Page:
Today Simon, Jiimmy, and Gabral talk about culture and tribes in Kenya. 43 tribes. Five groups, or language families: Bantus, Nilote, Cushites, Arabs, Indians/Kenyans Europeans.
But their discussion leaves me wondering. Contemplating.
How do you begin? A modern life when your origins as a people are present, and changing faster than time can support them? Gabral talked about his the history of his tribe. Nomadic hunters that came from Ethiopia and settled near Tsavo East. They specialized in elephant hunting, using a bows with poisoned arrows. They walked like bushmen, staying with their kill until they had finished eating all the meat. They made simple shelters using elephant and buffalo hides with grass-thatched roofs.
In 1977, hunting outlawed in the Tsavo National Parks. Some of the men were absorbed as Kenyan Wildlife Service rangers, their expert tracking skills utilized at their best. But what of all the others? Hunting no longer an option. How would you truly change your perspective and lifestyle so abruptly--so drastically? How is it that people change? What is the timeline of transformation? A person would be lost. A people might be lost. What had seemed so true, not a dream of life past and times gone. Is their resentment? Anger? I imagine so. The difficulty of culture and a changing planet.
He also speaks about marriage--and how when a man chooses a woman, he must still present the family with beer and meal! A special beer called dadi made from aloe and honey. And their religion, a mix of Christianity and Islam, is worshipped under a tree.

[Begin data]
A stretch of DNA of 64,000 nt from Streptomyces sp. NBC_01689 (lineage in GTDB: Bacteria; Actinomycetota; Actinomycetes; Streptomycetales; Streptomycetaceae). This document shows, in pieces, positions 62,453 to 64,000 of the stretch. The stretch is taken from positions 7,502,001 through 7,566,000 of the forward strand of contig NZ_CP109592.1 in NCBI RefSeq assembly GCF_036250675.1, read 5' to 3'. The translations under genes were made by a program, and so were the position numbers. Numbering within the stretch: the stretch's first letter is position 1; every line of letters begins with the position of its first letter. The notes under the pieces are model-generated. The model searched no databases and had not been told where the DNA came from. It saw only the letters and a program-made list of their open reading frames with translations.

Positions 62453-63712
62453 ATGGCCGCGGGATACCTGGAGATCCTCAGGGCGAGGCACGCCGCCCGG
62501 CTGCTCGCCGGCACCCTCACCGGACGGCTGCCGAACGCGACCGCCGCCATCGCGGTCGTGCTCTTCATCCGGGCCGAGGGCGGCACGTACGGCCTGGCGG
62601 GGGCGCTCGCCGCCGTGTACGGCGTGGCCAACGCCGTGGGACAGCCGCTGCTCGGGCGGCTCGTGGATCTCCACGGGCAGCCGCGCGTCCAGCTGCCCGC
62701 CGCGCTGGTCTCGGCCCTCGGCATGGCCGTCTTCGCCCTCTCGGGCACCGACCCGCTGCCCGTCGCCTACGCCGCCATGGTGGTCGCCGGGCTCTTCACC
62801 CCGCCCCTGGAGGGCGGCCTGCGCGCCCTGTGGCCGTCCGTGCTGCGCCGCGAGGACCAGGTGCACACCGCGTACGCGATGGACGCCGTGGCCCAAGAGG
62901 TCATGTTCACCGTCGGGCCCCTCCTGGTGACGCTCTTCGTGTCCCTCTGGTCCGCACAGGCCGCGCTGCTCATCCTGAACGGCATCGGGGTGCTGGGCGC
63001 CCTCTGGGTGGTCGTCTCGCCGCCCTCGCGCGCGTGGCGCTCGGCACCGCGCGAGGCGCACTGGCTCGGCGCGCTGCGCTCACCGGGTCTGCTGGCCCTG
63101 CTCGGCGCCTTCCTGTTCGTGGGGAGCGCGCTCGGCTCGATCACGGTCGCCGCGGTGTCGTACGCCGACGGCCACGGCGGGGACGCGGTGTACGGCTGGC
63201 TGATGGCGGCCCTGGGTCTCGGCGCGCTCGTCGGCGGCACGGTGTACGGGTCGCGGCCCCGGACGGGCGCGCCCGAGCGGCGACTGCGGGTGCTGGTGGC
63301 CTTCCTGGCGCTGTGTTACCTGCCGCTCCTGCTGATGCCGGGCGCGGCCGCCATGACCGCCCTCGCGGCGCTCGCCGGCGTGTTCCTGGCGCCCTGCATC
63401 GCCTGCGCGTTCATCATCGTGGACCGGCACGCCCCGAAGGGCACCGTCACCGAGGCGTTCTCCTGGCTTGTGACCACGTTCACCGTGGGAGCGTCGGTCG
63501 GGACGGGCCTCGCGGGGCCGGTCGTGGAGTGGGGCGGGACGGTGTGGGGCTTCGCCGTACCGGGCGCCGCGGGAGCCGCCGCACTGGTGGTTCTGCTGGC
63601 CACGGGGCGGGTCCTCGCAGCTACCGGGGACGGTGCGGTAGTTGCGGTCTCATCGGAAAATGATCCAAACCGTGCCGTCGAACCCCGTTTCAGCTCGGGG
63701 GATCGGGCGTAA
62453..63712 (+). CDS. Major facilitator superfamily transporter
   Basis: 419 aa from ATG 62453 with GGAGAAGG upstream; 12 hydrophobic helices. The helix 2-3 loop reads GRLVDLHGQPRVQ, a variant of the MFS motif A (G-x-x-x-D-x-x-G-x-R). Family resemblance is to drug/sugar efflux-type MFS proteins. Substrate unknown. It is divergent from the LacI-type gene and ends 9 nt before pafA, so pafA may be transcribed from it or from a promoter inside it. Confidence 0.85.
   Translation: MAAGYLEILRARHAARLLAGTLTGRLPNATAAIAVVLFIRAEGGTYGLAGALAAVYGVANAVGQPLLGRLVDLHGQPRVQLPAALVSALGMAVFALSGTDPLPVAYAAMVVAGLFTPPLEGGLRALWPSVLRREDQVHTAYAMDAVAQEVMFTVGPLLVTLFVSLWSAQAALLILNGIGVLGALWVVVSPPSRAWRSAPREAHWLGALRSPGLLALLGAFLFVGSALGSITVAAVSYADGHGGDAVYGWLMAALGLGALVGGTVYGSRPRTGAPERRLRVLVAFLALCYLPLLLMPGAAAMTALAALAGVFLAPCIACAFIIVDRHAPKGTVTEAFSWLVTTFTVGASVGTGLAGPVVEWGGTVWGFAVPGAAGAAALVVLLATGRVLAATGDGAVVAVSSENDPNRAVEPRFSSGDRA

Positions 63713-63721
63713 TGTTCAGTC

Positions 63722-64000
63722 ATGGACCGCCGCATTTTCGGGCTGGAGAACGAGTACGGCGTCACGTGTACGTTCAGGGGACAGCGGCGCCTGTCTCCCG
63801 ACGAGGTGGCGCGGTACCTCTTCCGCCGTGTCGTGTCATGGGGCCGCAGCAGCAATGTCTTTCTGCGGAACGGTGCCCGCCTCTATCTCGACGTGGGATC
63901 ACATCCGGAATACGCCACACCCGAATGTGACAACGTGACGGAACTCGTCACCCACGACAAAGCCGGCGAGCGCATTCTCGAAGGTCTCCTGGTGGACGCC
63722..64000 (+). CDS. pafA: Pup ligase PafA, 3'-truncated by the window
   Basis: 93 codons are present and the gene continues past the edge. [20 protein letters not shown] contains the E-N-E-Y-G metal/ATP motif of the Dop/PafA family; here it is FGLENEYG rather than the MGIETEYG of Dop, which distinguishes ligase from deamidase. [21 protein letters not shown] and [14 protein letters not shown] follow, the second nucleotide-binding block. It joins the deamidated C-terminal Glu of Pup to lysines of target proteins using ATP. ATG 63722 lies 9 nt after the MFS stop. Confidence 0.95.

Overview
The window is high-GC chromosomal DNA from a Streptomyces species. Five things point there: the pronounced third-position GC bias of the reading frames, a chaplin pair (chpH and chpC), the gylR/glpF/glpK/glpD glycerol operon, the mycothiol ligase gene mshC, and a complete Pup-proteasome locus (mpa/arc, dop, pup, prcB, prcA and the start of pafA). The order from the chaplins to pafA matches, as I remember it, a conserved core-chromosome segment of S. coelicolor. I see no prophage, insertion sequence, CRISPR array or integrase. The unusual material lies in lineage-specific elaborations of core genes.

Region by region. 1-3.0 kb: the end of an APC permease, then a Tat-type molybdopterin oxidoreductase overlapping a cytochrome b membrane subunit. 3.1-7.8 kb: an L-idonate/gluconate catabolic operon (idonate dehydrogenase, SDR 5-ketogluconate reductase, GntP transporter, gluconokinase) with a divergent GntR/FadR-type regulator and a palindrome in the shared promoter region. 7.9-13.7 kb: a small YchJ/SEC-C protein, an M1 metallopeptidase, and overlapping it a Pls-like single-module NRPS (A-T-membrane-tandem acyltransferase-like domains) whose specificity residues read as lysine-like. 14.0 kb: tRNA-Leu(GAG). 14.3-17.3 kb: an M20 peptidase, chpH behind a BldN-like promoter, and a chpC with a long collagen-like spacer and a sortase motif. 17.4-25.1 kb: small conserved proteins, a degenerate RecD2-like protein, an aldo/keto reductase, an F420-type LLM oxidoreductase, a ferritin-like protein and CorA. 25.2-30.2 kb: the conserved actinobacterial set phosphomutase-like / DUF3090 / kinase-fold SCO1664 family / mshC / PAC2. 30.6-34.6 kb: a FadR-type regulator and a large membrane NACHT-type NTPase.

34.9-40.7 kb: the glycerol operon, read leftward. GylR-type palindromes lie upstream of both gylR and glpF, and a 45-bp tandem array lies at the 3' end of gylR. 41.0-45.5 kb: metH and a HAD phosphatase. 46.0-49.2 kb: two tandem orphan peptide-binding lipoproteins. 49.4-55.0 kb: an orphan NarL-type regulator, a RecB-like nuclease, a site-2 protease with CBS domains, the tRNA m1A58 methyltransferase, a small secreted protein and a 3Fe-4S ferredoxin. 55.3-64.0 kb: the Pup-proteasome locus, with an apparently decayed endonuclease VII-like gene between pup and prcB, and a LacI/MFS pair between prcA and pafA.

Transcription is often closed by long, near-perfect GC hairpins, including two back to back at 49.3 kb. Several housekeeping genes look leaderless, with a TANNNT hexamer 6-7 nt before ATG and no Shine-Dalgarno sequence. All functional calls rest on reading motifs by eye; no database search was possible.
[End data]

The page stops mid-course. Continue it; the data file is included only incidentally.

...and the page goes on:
Difference like this are gifts to us. Reminders to remember the diversity of this world. The beauty of it all.
But the ultimate question. Advancement, education, and technology. How does it impact us all? How does it change our hearts?
I am also struck by the recent idea of polygamy in some tribal cultures here. The practice seemed to end partly for economic reason--more than one wife is just too expensive! Education. Economics. A wild and scary possibility for views on marriage and gender bias. What are the views of modern Kenyan women and their role now? I wish I had more time. I have many questions yet to be answered. I hope someday to understand more fully cultural intricacies here.
But the common thread that seems to tie Simon, Jimmy, and Gabral together in their talk is the pride. Regardless of tribe. History. They came together representing our humanness. Proud. Strong. Compassionate. Willing to look forward.
And for this, I am grateful to see.
The "Almost" Nature Walk
We try to go out with the guards and Simon on a nature walk to identify local plants and animals. All who work at Camp tsavo are extremely interested in the wildlife and conservation. Finally, we get to walk and experience the nearby area! Yipee!
As we get out of camp, we look down the road. Our hearts fall.
Nature walk? Nope. Two elephants block our way. There will be no walking today!
But we visit the museum instead. Skulls of every kind. A giant elephant skull. The long vertebrae of the twiga. Horns from gazelle. Swooping horns of the kudu. Tall, straight, spear-like oryx horns. The one-wave of impala horns. Hartebeest horns swoop out like two hands in support. Zebra. We learn that they have teeth on their upper lip for grinding and canine teeth on the lower jaw for defense. A moth lays its eggs on the horns of various skeletons. The moths eat the carotene sheath covering the horns, leaving secretions that look like long rusty tubes.
Poisonous creatures in jars. Snakes. Scorpions. Simon tells us of how he got bit once by a scorpion while changing a tire out in the bush. He picked up a rock in the dark. Zapp! A bite on the hand. Pain instantly traveling up near the lymph nodes under his arms. Fever. Electrical sparks near bite for 24 hours! Ouch. We hear a story of a spitting cobra here in the shower at camp a few months ago. Glad it wasn't this trip! Hiss...
So much to learn in this wild and sacred place. Even more reason to return!